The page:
LANDOVER – As early voting polls for the primary elections opened on June 14, Maryland gubernatorial candidate and currently Prince George’s County Executive Rushern L. Baker, III made one final pitch to first-time voters on his platform as his campaign received two key endorsements. As part of an early-voting tour around the state, Baker made […]
LANDOVER – As early voting polls for the primary elections opened on June 14, Maryland gubernatorial candidate and currently Prince George’s County Executive Rushern L. Baker, III made one final pitch to first-time voters on his platform as his campaign received two key endorsements.
As part of an early-voting tour around the state, Baker made a stop for a “Get Out the Vote” outside the early voting center in the Wayne K. Curry Sports and Learning Center in Landover.
A crowd of about 25 supporters was present. Also, invited were youth, formerly incarcerated people and recently naturalized citizens according to a campaign press release.
“What we need in the next 12 days is to say what is important: voting,” Baker said in a motivating tone towards his supporters. “Call your friends and tell everybody that we want all the young people voting. That is what is going to change (everything), and on June 26, we are going to make history.”
While his running mate, current Chief of the Criminal Division for the Maryland Attorney General Elizabeth Embry, campaigned in the Eastern Shore Former Maryland gubernatorial candidate Valerie Ervin was alongside Baker for support at the event.
Ervin, who officially dropped out of the race on June 13, was originally running for lieutenant governor but her running mate, Baltimore County Executive Kevin Kamenetz, died in May. She began setting up her own campaign until a Maryland judge blocked changes to be made to the ballot to include her running for governor on June 4.
Baker said he reached out to Ervin personally after the court’s decision to send condolences for the loss. Soon afterward, it turned into a possible endorsement opportunity for Baker.
“I’ve known (Baker) for several years, and we have been friends for a long time,” Ervin said. “So as (her running mate Marisol Johnson) and I were going up in the polls, we decided that we were not going to get to June 26 in a winning position but we knew that joining forces with Baker/Embry, we were going to enjoy this man becoming the governor for the state of Maryland.”
“I was very pleased that they would consider joining our team,” Baker said. “Because it is really joining. They are not dropping out of the race; it is them taking their great ideas and bringing them to the Baker/Embry team and not only helping us through the campaign but a commitment to helping the state so I am very pleased and it was a big deal to our campaign.”
According to the Pew Research Center, while Millennials (adults between 20-35) and Generation Xers (adults between 36-51) cast 69.6 million votes during the 2016 general election, turnout is expected lowered during this year’s midterms. However, that has not stopped candidates like Baker to appeal to the younger demographic.
Justin McNeil, 21, said he never used to be concerned about politics. However, the University of Maryland, College Park student will vote in both elections as a first-time voter and Baker supporter. Originally from Bowie, McNeil said he has benefited of Baker’s decision-making as county executive, including participating in the Summer Youth Enrichment Program known as SYEP.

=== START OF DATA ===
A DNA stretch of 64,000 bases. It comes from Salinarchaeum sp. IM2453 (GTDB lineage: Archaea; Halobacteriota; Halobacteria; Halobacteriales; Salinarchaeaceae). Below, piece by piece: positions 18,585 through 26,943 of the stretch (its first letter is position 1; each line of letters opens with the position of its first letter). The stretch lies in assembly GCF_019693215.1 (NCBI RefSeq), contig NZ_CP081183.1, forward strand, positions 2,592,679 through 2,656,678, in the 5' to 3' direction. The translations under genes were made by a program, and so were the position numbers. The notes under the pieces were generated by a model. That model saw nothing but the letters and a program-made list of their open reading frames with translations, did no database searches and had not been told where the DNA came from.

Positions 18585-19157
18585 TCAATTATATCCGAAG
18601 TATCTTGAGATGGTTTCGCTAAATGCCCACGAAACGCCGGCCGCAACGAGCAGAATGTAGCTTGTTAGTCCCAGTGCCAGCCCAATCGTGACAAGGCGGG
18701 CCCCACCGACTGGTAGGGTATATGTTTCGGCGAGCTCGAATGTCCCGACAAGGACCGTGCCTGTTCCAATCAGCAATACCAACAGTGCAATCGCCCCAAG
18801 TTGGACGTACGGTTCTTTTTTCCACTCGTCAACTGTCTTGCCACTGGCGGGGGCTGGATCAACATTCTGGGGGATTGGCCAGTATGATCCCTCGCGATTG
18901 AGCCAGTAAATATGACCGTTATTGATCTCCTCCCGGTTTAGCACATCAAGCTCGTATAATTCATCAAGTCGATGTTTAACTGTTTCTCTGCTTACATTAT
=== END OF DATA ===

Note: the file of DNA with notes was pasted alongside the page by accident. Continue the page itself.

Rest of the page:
“Growing up, I did not really pay attention to politics, and I really didn’t know what was really happening. As a result, I was neglecting to come out to vote because I thought it didn’t make a difference,” McNeil said. “But as I grew older and seen the changes that certain candidates were implementing and the initiatives that Mr. Baker was putting into place, I really wanted to make him governor because I know personally that he will make the change and my vision come true.”
Despite attending the event, Daniel Hudson,18, of Upper Marlboro, was still unsure who to vote for at the ballot. The recent Fredrick Douglass High School graduate said he plans to participate in early voting once he finds a candidate who uses their platform to voice his concerns, like affordable schooling and health care, the most.
“I know that some really bad people in office will never help me so why not vote so I have people in office that will help my specific needs and wants,” Hudson said.
With the start of early voting and days before the primary election on June 26, Baker’s campaign has reached a critical juncture. Along with Ervin’s support, The Washington Post reported on June 14 that U.S. Rep. John Delaney, D-Md. will also lend his support for the current county executive.
Winning the primary will make him the democratic representative that would take on the incumbent Larry Hogan in the general election in the fall. Baker said his record as county executive shows that he is the better candidate. Actions like increasing the minimum wage and a lower crime rate encourage people to be a part of his campaign, Baker said.
“Once again, not just talking about but actually doing it,” Baker said. “I think those are the reasons why they joined the campaign and those are the reasons why we want (the people) to vote for us.”